. Since HIV and HCV share common risk factors for infection, co-infections with HIV and HCV are frequently found in Injection drug users (IDUs). These two pathogens are also likely to be responsible for the highest infectious disease morbidity and mortality rates among IDUs. IDUs are the single largest risk group for HCV infection in the United States. However, we know little about direct opioids-virus (HIV and/or HCV) as well as virus-virus (HIV-HCV) interactions, which is a major barrier to a fundamental understanding of the immunopathogenesis of HCV disease and HCV-related morbidity in HIV/HCV- coinfected IDUs. A major barrier to address this key issue in vitro is the lack of a HCV infectious cell model system. Recently, three independent research groups have reported the development of a robust HCV infectious system in vitro. This newly established cell model provides an excellent opportunity for this proposed project. We have generated infectious HCV from this cell model in our laboratory. The goal of this study is to address our overarching hypothesis that the interactions between opioids (e.g., morphine), HIV, and HCV are a key determinant of the outcome of HCV/HCV infection. We will address previously un- recognized mechanisms by which morphine and/or HIV/HCV compromise the host cell innate immunity, leading to the persistence of viral infection and replication. Specifically, we will investigate the effects of morphine and the HIV proteins (Tat and gp120) on HCV infection, intracellular innate immunity, and the anti- HCV effects of IFN-a/Ribavirin in the human hepatic cells. We will utilize innovative cocultures of human hepatic cells with Kupffer cells to study the interactions of HIV with HCV in the presence or absence of morphine. Since Kupffer cells are the resident macrophages of liver, and are the target for HIV infections, the inclusion of Kupffer cells in this study is highly significant. Data arising from this study will be critical for a better understanding of opioids as a cofactor in the immunopathogenesis of HIV/HCV infection. The long term goal of this proposal is to develop host innate immunity-based treatment and prevention strategies for HIV/HCV-infected opioid abusers. Relevance to Public Health. There is little direct evidence available about the interactions between morphine, HIV and HCV in different cell systems, which is a major barrier to a fundamental understanding of HCV-related morbidity and mortality in HIV/HCV-infected IDUs. This research will contribute not only to our basic understanding of host cell innate immunity against HIV/HCV, but also to the design and development of innate immunity-based treatment and prevention strategies for HIV/HCV-infected opioid abusers.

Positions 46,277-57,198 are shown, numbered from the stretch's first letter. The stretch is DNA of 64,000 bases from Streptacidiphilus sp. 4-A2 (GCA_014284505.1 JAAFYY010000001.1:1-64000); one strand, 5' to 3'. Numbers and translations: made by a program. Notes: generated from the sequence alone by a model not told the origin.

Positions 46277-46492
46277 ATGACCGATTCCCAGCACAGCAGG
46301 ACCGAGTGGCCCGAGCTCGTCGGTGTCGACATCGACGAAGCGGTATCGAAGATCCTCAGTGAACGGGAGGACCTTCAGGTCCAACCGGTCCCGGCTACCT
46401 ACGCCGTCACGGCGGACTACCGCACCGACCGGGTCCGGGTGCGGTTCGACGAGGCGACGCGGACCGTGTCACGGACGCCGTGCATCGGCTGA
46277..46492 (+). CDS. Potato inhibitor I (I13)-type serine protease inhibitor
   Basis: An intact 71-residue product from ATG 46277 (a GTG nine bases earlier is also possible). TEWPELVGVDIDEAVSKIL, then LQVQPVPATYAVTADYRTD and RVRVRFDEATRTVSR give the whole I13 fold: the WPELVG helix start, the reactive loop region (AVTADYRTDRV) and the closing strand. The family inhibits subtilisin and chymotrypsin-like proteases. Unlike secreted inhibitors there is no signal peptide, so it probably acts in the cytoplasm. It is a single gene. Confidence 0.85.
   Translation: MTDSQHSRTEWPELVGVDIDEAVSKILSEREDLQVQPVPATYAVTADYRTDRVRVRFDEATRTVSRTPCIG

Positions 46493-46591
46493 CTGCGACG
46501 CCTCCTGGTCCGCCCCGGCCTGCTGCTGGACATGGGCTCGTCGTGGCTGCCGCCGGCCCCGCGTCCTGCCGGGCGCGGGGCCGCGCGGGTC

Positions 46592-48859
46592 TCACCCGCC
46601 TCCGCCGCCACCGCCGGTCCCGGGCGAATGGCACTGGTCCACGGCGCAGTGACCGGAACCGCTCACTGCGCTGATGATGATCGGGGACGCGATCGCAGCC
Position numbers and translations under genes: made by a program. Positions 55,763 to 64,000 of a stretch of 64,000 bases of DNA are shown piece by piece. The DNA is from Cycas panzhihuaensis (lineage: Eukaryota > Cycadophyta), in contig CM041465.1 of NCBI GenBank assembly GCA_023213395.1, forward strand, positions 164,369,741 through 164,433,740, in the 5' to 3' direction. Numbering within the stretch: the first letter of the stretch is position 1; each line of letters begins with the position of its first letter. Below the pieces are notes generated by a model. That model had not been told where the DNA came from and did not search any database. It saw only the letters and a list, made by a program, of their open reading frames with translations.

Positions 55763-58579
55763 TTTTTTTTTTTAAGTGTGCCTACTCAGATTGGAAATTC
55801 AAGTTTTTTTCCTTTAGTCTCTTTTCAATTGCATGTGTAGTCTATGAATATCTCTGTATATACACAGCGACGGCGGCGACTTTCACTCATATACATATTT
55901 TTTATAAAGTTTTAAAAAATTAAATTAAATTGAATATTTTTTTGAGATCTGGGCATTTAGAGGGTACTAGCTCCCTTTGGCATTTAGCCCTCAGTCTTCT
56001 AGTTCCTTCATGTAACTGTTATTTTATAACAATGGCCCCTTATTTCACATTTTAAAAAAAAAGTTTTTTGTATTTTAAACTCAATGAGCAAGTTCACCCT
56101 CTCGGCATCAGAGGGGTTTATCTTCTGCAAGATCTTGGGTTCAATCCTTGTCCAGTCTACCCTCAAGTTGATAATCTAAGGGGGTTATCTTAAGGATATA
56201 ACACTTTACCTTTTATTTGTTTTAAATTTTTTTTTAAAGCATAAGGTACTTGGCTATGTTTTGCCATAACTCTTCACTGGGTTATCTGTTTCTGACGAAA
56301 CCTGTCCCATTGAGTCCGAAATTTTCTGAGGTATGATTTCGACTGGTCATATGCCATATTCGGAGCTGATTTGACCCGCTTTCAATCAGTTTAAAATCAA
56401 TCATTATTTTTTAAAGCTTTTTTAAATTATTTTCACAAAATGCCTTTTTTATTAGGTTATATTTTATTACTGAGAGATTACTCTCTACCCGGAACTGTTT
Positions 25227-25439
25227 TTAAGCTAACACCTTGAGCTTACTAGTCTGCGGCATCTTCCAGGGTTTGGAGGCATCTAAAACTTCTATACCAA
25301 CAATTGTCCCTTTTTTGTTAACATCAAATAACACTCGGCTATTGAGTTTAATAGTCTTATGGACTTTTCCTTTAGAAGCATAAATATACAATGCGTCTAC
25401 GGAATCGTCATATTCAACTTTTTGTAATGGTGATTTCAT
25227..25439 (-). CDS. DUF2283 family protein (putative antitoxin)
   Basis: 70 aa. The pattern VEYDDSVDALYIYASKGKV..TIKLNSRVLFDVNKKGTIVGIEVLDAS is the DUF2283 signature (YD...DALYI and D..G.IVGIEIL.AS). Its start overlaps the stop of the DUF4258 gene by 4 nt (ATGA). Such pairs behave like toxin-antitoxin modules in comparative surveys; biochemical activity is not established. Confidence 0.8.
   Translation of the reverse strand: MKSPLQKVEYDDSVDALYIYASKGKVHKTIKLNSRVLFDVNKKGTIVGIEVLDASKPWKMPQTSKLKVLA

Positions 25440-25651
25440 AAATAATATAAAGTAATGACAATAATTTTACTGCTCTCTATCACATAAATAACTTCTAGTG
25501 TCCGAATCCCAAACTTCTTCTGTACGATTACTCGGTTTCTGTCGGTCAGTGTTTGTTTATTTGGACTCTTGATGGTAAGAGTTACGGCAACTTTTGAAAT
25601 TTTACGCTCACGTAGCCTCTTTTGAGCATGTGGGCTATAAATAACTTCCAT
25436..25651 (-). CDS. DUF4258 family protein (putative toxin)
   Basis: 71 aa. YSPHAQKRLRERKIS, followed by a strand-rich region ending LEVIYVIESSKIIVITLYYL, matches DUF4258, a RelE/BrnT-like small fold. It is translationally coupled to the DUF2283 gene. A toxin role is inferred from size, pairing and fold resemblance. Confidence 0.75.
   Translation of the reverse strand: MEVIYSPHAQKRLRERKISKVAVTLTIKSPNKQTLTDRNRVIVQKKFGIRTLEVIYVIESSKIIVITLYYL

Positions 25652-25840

National Institute of Health (NIH)
National Institute on Drug Abuse (NIDA)
Research Project (R01)
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Special Emphasis Panel (ZRG1-AARR-A (05))
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Purohit, Vishnudutt
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Temple University
Schools of Medicine
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